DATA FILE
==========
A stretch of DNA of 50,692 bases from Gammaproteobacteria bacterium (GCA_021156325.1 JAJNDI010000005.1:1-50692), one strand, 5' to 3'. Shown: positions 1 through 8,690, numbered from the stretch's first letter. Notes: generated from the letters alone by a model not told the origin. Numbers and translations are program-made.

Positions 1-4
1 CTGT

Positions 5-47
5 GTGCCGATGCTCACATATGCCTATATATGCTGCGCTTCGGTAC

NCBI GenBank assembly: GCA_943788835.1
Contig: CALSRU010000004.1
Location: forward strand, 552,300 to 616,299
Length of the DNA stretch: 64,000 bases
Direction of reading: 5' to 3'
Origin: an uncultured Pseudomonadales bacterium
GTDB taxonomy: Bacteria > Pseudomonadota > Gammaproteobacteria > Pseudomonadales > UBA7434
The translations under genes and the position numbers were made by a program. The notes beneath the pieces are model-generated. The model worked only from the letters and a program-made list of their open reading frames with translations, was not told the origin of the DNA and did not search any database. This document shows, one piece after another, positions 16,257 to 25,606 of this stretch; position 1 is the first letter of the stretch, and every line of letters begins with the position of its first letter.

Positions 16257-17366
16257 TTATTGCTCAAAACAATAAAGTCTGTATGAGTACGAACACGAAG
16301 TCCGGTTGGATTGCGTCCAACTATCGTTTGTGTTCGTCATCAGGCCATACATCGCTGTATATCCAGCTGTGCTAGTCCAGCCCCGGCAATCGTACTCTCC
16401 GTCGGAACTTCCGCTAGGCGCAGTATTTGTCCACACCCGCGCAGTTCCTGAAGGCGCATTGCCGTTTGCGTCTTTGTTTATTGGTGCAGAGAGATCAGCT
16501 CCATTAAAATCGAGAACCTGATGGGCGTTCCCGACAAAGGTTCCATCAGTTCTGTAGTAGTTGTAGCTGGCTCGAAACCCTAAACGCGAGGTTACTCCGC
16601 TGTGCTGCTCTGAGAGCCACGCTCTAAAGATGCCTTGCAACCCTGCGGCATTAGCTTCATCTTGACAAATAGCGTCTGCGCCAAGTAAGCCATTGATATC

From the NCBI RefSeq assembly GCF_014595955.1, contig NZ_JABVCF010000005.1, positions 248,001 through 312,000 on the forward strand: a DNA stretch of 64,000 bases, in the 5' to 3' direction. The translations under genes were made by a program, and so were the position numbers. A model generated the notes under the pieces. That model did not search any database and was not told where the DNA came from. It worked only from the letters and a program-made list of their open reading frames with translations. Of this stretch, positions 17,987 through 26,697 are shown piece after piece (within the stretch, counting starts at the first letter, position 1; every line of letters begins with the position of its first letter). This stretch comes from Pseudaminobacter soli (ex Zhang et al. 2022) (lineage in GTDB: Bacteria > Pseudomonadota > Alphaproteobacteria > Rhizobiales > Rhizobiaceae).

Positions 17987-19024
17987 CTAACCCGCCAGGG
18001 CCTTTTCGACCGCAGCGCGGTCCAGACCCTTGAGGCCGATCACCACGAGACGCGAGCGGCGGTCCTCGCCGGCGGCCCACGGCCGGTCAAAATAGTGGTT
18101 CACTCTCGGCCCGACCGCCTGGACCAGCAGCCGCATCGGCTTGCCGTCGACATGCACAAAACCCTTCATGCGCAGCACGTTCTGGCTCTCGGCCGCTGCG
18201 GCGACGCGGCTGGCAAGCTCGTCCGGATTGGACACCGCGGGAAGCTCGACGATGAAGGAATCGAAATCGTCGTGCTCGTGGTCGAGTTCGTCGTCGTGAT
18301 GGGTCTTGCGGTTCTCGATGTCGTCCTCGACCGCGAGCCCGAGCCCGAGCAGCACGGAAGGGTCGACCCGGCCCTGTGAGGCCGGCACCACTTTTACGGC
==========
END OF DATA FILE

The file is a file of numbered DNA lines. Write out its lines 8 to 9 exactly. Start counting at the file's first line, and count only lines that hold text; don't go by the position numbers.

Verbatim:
Location: forward strand, 552,300 to 616,299
Length of the DNA stretch: 64,000 bases